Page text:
Lethbridge Herald, The (Newspaper) - May 24, 1973, Lethbridge, Alberta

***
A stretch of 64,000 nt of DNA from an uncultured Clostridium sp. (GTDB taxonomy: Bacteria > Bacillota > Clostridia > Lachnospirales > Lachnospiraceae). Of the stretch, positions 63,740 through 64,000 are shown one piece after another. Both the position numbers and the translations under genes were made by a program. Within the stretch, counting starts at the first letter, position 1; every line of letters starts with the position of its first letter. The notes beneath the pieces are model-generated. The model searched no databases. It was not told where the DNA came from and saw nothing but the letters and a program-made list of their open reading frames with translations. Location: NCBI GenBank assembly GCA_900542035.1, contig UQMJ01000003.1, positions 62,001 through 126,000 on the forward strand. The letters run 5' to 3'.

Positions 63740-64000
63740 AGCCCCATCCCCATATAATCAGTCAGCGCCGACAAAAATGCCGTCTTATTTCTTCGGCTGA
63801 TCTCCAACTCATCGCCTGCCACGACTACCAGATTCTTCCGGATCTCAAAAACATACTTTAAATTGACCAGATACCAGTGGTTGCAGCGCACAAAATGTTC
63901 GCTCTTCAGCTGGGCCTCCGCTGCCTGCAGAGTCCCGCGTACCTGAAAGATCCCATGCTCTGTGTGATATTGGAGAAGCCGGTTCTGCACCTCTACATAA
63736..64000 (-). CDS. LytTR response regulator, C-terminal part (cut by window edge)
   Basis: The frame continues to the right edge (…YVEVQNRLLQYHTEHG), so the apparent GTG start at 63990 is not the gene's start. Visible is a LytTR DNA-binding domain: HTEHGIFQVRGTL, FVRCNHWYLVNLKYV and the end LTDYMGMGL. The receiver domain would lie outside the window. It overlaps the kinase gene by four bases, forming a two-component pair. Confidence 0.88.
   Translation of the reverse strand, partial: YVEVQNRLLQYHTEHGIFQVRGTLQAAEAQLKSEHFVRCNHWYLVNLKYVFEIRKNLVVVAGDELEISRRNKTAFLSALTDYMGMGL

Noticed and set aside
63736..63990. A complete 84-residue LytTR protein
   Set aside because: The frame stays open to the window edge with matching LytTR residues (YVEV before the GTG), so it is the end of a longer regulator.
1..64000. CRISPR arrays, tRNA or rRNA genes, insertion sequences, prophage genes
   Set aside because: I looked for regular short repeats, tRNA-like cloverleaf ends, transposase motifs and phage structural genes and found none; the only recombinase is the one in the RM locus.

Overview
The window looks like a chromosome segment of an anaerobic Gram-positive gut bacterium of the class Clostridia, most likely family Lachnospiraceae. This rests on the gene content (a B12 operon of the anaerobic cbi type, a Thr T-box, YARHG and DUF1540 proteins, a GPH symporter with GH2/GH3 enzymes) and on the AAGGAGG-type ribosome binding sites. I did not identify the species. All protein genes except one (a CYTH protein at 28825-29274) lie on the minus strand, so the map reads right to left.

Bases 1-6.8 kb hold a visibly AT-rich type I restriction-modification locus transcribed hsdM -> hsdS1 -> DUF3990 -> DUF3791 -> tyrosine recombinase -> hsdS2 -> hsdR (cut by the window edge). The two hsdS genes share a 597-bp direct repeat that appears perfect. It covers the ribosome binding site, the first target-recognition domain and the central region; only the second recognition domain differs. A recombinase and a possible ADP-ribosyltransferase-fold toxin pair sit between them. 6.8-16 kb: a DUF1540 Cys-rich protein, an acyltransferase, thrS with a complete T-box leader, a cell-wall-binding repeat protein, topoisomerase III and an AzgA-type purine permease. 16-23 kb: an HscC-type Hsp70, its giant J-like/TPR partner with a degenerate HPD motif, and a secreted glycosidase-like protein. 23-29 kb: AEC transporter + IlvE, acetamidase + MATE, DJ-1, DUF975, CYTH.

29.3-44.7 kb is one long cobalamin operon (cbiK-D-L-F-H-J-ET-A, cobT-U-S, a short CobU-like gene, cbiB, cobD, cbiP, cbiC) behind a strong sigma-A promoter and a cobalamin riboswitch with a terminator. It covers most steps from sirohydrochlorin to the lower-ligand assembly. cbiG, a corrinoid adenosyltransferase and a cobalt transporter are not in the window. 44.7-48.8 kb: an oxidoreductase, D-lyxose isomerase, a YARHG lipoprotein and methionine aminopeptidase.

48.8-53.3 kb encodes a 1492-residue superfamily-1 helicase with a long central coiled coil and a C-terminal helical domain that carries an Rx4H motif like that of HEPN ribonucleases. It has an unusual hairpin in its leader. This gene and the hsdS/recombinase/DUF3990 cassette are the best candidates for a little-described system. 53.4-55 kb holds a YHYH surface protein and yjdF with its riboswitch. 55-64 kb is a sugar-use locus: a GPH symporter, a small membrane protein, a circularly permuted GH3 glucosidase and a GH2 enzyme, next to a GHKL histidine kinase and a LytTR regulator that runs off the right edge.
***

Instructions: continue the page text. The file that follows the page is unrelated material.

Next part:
1C THE IETHBRIDGE HERAIO Thursday, May 24, 1973 Wilson Junior High Golf club gets large donation By LAVERN'E OILCHRIST A donation of was pre- sented recently to Reg Turn- er, representative from the 15-25 Golf Club, by Gil Pob- erznick, president of the Wil- son Junior High Golf Club and Patti Tomita, students' council president. The Wilson students and faculty approached early this spring to raise money for the construction of an irrigation system for the golf club. Representatives from Wil- son agreed to comply with the request and thus began an extensive program to raise money. Committees were formed to organize a raffle and bot- tle drive. These endeavors proved to be successful and a significant amount was collected by the students. The 15-25 Golf Club, which will beain operations this fall, will be a welcomed addition to Lethbridge, espe- cially to secondary students' activities programs. The golf course will en- able golf to be introduced to the physical education pro- gram in an attempt to de- velop golf as a meaningful skill for adult recreation. On behalf of the student body. I would like to thank Gotchna Ski Kaus Ltd. for their donation of a set of MacGregor golf clubs, bag and accessories as the first raffle prize and to Beny's Chevrolet for donating a truck for use in the bottle drive. I would also like to men- tion and express apprecia- tion to Wilson's students' council who donated a set of golf clubs and a sizeable contribution to the cause, A final word of thanks should be extended to all those who made any type of contribution, be it time or money. TER'S LTD. Campus Corner By GORDON THOMAS Lethbridge Collegiate Institute The bad news first. Final ex- amination week begins June 1 for LCI students. On the brighter side not only for students but for staff as well, the last formal day of classes at the collegiate is May 3i. LCI's annual musical entitled Carousel, was a smash-hit-roar- ing-success-great-show. The total attendance for the entire performance was 1959 people, just 41 short of a total sell-out. Due credit was given to a number of hard working staff and students involved with the i production. If you attended the final night, you may have noted the absence of some workers on stage. People like Jack Stead, stage manager, construction and set painting, Marg Clark and Eleanor Swanson, props, as well as Tom Mitae, make-up chief, who headed at a 100- yard dash rate for the parking lot when their names were call- ed and their hard work acknow- ledged. Without the work of this quar- tet the real backbone of the production would not be evident. Immediately after the Easter break, Maureen Melling, pro- ducer-director, announced plans for the musical in 1974. Kiss Me Kate, one of the longest running broadway musicals, featuring unforgettable tunes like Cole Porter's Wunderbar, will be LCI's musical next term. Work has already started with a call for set designs as well as costumes. Accent on o S PENTICTQN, B.C. (CP) Randy Manuel is helping Pen- tictcn elementary school stu- dsnts see themselves as oth- ers sea them. Mr. Manuel, hired by the C o m m H n i t y Arts Council through an L.I.P. grant, is BILL GRCENEM Look of disgust This dog appears to be quite disgusted with his pre- dicament, as six-year-old Cathy Drader thinks it is fun to push her dog on the swing. Cathy is the daughfs Ernie Drader, supervisor at Wriiing-On-Stone. Awards and sch By HERB LEGG Herald Staff Writer Undergraduate awards and scholarships for 32 University of Lethbridge students were announced today by the cam- pus awards office. Winner of the President's Re- search Scholarship in arts and science is Helen Burgess of Lethbridge. Miss Burgess will use the scholarship for sum- mer research at the U of L in rio-organic chemistry. Her award precedes further studies at the Univer sity of British Columbia. The George Ellis Research Scholarship of has been awarded to Dorothy Peterson of Warner. Mrs. Peterson is a ihird-year art major in the bachelor of fine arts program The faculty of arts and science Gold Medal and Schol arship has been earned by Ken fringe of Lethbridge. Mr. Runge, who graduated torn the U of L with great dis- .inction May 19, Will be con- inuing his studies in political science at the University oi Western Ontario. Norman Olson, formerly of Edmonton, is winner of the COO Rose Scutter Bursary in medicine. Mr. .Olson has been accepted as a medical students by the University of Calgary. A third-year modern lan- guages major, Ralph Dilworth of Ohaton, will receive the 000 Alfred and Blanche Mc- Guire Memorial Scholarship. Susan Dsering of Leth- shin for education Is Stewart Windrum of Lethbridge. Mr. Vv'incruna will use the awavct [or research on the problems Hikingy fishing students' hip By TERRY VVALKER Thirty-one Hamilton students recently left by bus for a three- ciay camping excursion at West Paver. Oil the first day, camp was set up, and the students enjoy- ,1 I cti a lazy day consisting of loaf- ing around, having water fights, hiking to Suicide Creek. The next morning, a hike was plarmed by leader Bill Lsniisko, bridge. Japanese Canadian South Fork Mountain. In Association Scholar-! some places on the iam Curric. Lclh-ilhe students had to climb ice Esrtman. Leth- leaching foreign students briupo, Lethbridge and District wails. who lack proficiency in Eng- lish. Derald Fretts of Lethbridgj will receive the William Aber- hart Gold Medal in education. bridge has been awarded the Terry Steen of Lethbridge is faculty of education Gold Med- j winner of the education Chartered Accountants' Asso- ciation Scholarship: Sylvia L'Hirondelle, Peace River, Me- rit Scholarship. John Mclnnis, Lethbrid.se, The students tried their luck fishing in Beaver Mines Lake but were unsuccessful in catch- ing anything. Activities on the third day in- al and scholarship for scholarship from the Alberta niorinl Gersldina Beauiieu, L-cl'n-1 eluded fishing in Beaver Mines bridge, Thomas J. Wtt.son Me-; hiking, a trip to Carbon- high academic standing in eda-1T e a c h e r s' Association Leth- Falls, a game of baseball. cation courses. The Ninth Annual Model Unit-; number from Montana attend- ed Nations General Assembly ed tlie event, sponsored by was held at LCI recently. Affairs The most successful Model Over 100 delegates from TJ.N. yet that! brid.rc, Chief Judge L. S. Tur- Corev Cavdston, Peter Iocs! funds, but that Briiish Co- iw i 1 s o n. Albert. Carol lunibia is not contributing its i Boras. Picture Eutic. Llsis rial- share of r.ion.3y. ma, Barnwcll, 10B3 Music Marjorie Canlryn. executive j Donald Gc-.-ln, Lcth- irccior of the Vancouver In- i bridge, Canadian Surrnr Facia- ian Friendship Centre, said ihe jrirs'Awni'd: Jur'i cli di provincial sociation cf such centres has approached. the government without sue- Cess, raid that she been and forgetting the day-to-day unable to even arrr.ncc a meet- operation of the j ing with elected officials to clis- .vri; Chapter cf Bota Sipma Phi Sorority Scholar- ITnivcrsi'y of in rrt. crc- He recommended centres "discontinue their programs and activities to a degree where they can begin to build a good base for its organization." Mr. Obonsawin said the cen- tres provide a wide variety of for Indians moving from rural areas to cities. He said the Indian centres cuss the Mr. Obonsawin said his asss-1 LC ciation represented all native ana "GaiTeU'Pal-; Indians but as a nationwide or-jmrr. all cf Lethbridge. j gan.ization could not use the j A third-year cecnsmics ir.a- j name "Indian" in its title bc-jjor. Kim Cockerill cf Lcth-1 j cause Metis in other provinces jbiidgc, is of the ?200 j are not considered Indians by Ukrainian C o m in u n ily Bur- some groups. isr.ry. Receives scholarship LC! t'udenf, Caroline Finn, has recently won the Mc- Ccnnell Entrance Scholar- ship. The scholar- ship is renewable annually to Caroline provided a sat- isfactory academic stand- ina is maintained. helping students by televising drama productions staged by the studer.ls, instructing them in drawing, cartooning and animation and showing them film of their speeches in pub- 1 i c -s p e a k i n g or English classes. "It's pretty devastating to be able to hear yourself, let alcne. to be able to see and hear yourself and then to sit back and criticize said Mr. Manuel, a commer- cial artist. "English teachers find TV helpful when the kids are re- quired to write short stories, then stand in front of the class and read them. The stu- dents can see how they present themselves to the pub- see faults in them- selves that other people see." Mr. Manuel explained that his cartooning program takes in everything from student- drawn illustrations of Robert Service's poem The Crema- tion of Sam McGce to stories about popular comic-strip characters. SNOOPY LIVES AGAIN For example, he said, a third-grade class "have put a story of Snoopy and Peanuts on the board and over a pe- riod of time they have drawn the dog Snoopy doing various things." "These will be made into a little film and the kids will be able to see the end result of their drawings." Another class is drawing cartoons and portraits of fel- low-students. "First the student draws a portrait of a friend, then next to that he draws a cartoon ac- centuating the features of the Mr. Manuel ex- plained. "By doing this he begins to notice things about the face. He finds eyes are not just al- the eyes are the most important fea- ture of the drawing and that if they arc wrong, the whole drawing is wrong." Mr. .Manuel said there is one problem, with today's chil- "media babies have time to think for themselves. Somebody is tell- ing them what to do ail the time." For example, he said, a class on a trip to a nearby lake, asked to describe what they saw, would "write down rock, car, sand, piece of paper. They don't see any- thing profound like a butter- fly, the niud hens on the lake, the first crocus, the robins hopping through the park or the trees ready to explode with don't no- tice a thing." RICK. tkViN ptioro into This 1929 Willy's Whiocit has been restored in the LCI automotives shoo by a Grade 12 student. 18-year-old Ian Lewko.